At this meeting we continued to build compost piles, and did some preliminary layout work on the greenhouse. A piece of metal pipe inserted into the compost pile came out hot to the touch, so the pile is working well, probably due to all the coffee grounds we added. We will turn it at least once to heat up the outside, and speed up its progress.
The weather is still fairly pleasant, so we have continued working on our Lakewood Farm. At this meeting we continued turning our abundant supply of leaves into compost piles.
We also discussed plans for our greenhouse. It will be a simple hoop house, which has the advantages of low cost and ease of construction/removal. However, it will be less sturdy and harder to heat.
We will thread twenty foot lengths of rebar into pvc pipes, and bend the composite rods into hoops. These will be buried in the ground, and connected along the top by another rod. Then greenhouse film will be draped over the structure, and buried along the edges. Rope will be used to tie down the plastic and keep it from flapping in the wind.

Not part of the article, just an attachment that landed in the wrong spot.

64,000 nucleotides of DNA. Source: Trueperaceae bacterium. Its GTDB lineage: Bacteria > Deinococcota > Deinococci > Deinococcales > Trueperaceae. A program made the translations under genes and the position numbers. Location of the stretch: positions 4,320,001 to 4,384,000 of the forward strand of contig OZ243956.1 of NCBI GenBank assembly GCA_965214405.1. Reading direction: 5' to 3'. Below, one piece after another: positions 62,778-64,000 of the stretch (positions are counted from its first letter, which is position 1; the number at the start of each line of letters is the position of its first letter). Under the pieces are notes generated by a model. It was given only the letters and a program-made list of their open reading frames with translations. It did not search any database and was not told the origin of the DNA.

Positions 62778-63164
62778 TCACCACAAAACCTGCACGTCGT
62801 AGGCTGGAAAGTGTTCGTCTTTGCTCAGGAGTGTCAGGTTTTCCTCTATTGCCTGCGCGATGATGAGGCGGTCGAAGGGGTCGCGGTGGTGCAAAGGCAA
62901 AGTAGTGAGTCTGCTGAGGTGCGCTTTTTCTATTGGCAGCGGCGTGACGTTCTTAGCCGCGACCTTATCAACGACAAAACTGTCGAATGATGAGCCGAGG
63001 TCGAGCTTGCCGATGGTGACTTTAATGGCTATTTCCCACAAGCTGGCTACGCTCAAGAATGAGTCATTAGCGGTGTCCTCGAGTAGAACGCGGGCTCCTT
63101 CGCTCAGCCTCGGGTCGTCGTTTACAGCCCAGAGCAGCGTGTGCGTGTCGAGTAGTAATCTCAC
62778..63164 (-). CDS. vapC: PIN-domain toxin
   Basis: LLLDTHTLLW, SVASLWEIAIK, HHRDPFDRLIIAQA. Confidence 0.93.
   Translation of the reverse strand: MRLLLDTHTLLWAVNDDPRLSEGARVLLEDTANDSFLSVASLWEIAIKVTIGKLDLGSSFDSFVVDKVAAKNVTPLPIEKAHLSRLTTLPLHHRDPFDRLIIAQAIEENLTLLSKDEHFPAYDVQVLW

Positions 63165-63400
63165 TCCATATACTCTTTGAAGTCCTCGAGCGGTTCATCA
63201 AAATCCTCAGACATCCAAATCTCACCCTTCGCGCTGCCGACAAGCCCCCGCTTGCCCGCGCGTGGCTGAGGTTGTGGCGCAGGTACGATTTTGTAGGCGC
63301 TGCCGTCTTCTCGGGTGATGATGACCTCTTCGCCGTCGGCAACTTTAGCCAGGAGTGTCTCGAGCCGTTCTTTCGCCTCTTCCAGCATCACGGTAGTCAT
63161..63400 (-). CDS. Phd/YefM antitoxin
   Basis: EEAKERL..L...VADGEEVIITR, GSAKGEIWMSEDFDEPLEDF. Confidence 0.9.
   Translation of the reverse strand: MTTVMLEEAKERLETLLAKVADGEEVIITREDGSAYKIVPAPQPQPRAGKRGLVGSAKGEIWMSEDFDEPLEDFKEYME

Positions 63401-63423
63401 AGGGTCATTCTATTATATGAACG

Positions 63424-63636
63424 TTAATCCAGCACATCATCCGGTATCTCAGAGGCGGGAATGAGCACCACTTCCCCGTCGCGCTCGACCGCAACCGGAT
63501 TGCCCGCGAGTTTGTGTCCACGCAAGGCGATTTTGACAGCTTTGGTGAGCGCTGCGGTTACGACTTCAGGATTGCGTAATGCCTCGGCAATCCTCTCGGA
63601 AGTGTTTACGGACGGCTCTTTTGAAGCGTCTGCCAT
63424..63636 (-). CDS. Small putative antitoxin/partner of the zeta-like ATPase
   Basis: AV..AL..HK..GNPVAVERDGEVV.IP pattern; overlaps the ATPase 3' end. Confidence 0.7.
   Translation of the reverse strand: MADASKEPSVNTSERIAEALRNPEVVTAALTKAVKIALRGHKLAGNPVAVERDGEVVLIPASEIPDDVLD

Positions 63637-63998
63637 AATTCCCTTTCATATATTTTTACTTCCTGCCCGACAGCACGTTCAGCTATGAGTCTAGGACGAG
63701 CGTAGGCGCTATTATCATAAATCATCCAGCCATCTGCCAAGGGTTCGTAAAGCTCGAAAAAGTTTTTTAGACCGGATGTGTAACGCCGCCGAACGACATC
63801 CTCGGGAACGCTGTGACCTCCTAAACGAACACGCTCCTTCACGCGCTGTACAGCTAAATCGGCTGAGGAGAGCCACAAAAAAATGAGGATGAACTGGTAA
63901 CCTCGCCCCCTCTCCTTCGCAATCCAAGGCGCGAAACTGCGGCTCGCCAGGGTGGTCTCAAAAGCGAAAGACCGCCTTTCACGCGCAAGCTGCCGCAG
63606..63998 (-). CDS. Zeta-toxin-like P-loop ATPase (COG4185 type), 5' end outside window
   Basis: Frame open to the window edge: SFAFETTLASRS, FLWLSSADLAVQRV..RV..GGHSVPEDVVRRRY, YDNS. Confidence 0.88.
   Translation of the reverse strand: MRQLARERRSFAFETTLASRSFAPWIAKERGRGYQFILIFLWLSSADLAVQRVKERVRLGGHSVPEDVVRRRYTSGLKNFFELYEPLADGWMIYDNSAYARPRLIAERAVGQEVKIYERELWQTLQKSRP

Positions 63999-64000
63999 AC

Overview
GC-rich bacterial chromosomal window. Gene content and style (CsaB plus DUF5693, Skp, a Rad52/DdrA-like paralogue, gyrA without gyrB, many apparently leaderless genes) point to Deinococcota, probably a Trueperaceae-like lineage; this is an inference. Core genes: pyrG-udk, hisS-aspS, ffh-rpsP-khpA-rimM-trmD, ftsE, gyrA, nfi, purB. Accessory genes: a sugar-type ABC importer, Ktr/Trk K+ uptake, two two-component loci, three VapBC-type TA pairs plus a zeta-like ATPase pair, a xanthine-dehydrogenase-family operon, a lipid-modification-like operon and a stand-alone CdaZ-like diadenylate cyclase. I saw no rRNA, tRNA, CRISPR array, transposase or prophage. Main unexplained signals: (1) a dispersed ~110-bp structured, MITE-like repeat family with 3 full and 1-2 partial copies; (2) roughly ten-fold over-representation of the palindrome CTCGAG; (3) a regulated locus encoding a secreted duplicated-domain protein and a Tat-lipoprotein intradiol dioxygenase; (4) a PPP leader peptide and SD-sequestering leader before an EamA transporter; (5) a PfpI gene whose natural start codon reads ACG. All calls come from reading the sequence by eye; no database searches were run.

Hopefully, we will be able to construct the greenhouse at the meeting after next. I will post pictures of the construction, and then record its performance. This is an Eliot Coleman style greenhouse, and part of it will be used for early plantings of cool weather crops. It will also house a hot bed for starting seedlings in the spring. These will be for sale, for member’s gardens, and for our farm site.
At this meeting, we got a hot compost pile started. We are layering leaves, manure, and coffee grounds in an eight by eight foot wire mesh bin. We also added a little blood meal. Sufficient nitrogen causes a compost pile to heat up. However, the manure we are using may not have enough nitrogen in it; the manure pile had not heated up. And we did not have enough blood meal and coffee grounds to heat up the pile by themselves. If, by next week, the pile shows no signs of heating, we will add some more nitrogen.